This post was originally published on August 18, 2010.

I finished it, old man.


While searching the web yesterday during writing breaks I stumbled across the Black Press USA site and saw their ad for this year’s all-star awards.  I scrolled down the names and recognized the first name as a former professor of mine from Howard University, who is being awarded this September with a Lifetime Achievement Award for his work in public relations.  I skipped the name beneath it at first–Harlee Little–but after reading down the list that name remained in my head until I remembered that I had met him before and once knew him very well.

The summer before moving to Los Angeles I was a bartender at a small restaurant called Domku in Northwest DC.  How I pulled that off without formal training will forever remain a mystery to me and the local customers I served, but I digress.  I was given the easy shifts of course, since I was made a bartender by default after the girl before me quit, and my favorite day to stand behind the bar was Saturday.  On Saturday afternoons, two older black men would walk right up to the bar gripping 500 page books and arguing with one another, so audibly that I heard them before they opened the restaurant doors, about the latest politics and news.  One of them was Ken.  The other was Harlee Little, a photographer whose list of accomplishments only left the lips of others.  I called him “old man” and he laughed and returned my attempted wit with acquiescing laughter and stories about what Washington DC and Howard University used to be.  He was a humble man who after asking me questions about myself during my quick vodka and juice concoctions creased his eyebrows as I answered.  He always waited several moments after I finished speaking, then he nodded his head, then he responded with something more profound and introspective than what I had expected.  I spoke to Ken and Harlee about my plans to move to Los Angeles and my love for art, convictions that were always followed by what seemed like quizzes by Harlee to check and see just how much I knew about the art I embarked on.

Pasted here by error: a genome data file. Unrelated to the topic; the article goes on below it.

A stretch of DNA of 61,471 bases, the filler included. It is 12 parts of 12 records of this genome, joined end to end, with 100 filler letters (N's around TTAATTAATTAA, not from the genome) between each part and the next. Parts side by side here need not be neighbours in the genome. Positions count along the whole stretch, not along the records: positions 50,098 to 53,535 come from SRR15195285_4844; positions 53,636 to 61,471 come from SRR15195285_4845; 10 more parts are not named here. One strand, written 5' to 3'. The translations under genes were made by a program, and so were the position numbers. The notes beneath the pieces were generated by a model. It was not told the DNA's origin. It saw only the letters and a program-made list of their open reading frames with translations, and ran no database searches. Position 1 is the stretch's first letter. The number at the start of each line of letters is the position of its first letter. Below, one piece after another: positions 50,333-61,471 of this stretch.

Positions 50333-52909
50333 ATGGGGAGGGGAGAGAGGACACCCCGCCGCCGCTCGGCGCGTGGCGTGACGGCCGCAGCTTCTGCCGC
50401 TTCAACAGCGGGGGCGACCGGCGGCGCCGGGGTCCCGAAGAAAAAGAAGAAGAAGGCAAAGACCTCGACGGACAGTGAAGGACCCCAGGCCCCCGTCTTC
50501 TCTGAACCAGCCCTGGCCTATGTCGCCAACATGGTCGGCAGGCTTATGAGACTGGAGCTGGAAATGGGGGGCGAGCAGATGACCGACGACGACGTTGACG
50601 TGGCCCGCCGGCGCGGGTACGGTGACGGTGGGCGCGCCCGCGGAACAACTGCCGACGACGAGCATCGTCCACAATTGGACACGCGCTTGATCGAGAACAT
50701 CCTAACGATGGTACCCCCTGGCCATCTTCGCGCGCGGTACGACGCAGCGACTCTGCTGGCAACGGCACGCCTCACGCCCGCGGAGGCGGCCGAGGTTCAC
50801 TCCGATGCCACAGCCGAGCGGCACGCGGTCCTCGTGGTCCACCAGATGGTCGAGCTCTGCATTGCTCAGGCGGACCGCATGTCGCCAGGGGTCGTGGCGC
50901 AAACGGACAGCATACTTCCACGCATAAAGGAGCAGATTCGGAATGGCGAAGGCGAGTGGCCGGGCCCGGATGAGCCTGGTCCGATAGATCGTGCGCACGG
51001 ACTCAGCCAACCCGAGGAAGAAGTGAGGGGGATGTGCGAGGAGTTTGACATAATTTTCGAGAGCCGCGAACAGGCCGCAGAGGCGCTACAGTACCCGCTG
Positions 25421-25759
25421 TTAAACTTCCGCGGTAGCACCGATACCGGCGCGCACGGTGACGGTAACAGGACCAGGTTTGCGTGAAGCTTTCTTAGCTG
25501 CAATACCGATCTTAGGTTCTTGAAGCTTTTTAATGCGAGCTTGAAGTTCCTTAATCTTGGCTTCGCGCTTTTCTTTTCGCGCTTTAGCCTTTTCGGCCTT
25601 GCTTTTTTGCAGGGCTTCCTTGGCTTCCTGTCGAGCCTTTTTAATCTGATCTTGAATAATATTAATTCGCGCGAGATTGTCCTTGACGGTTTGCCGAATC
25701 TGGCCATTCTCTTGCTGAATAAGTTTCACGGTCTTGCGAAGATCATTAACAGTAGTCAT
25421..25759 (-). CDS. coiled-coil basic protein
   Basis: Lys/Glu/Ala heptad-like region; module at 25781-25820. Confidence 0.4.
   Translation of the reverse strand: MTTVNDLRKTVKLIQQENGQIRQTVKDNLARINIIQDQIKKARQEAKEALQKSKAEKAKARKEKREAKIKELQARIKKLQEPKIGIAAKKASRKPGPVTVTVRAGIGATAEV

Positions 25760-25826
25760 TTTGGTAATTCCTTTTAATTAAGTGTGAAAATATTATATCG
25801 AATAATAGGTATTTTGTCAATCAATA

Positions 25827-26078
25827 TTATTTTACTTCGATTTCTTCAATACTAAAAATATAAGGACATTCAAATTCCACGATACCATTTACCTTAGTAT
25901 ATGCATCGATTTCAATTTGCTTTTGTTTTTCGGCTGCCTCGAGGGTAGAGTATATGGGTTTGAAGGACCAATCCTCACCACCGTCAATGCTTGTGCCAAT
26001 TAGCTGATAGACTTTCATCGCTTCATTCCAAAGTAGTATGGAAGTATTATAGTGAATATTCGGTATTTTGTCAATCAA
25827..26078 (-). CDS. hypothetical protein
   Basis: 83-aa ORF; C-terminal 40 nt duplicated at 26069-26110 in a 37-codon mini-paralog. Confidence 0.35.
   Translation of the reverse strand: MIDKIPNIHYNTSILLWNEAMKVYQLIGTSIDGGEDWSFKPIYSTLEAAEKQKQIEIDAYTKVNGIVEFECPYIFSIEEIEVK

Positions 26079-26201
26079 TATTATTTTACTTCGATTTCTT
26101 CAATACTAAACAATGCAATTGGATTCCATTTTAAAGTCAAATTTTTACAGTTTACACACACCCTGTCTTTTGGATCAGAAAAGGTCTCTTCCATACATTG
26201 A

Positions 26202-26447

I googled his name, hoping to come up with recent news on his newest photographic projects, only to find a site that read thisHarlee Little died on January 1, 2009. My heart is still heavy.  On the day he transitioned I think I was in some lounge in Los Angeles still celebrating the New Year, oblivious then to the fact that a man who unknowingly impacted me had left our world that day.

I quickly remembered that we had exchanged several emails after Harlee and Ken asked to read some of my writing, and I sent them the first chapter of “Gbessa”.  His last email, with the subject “Domku ramblings” read:


Okay Okay. Thank you, the first couple of paragraphs put me in mind of Ben Okri.  I liked the piece a lot and have a thousand questions but they are for later.  You must finish this.  See you at Domku.



You must finish this. That scant 10 pages became my thesis in graduate school, and is currently the 400 page novel that I have been slaving over.  How beautiful is life that strangers are placed on our journeys to bless us and push us forward?  How brief are the acquaintances that make the greatest difference?

So sad.  I’m trying my best to finish, old man. Rest in peace.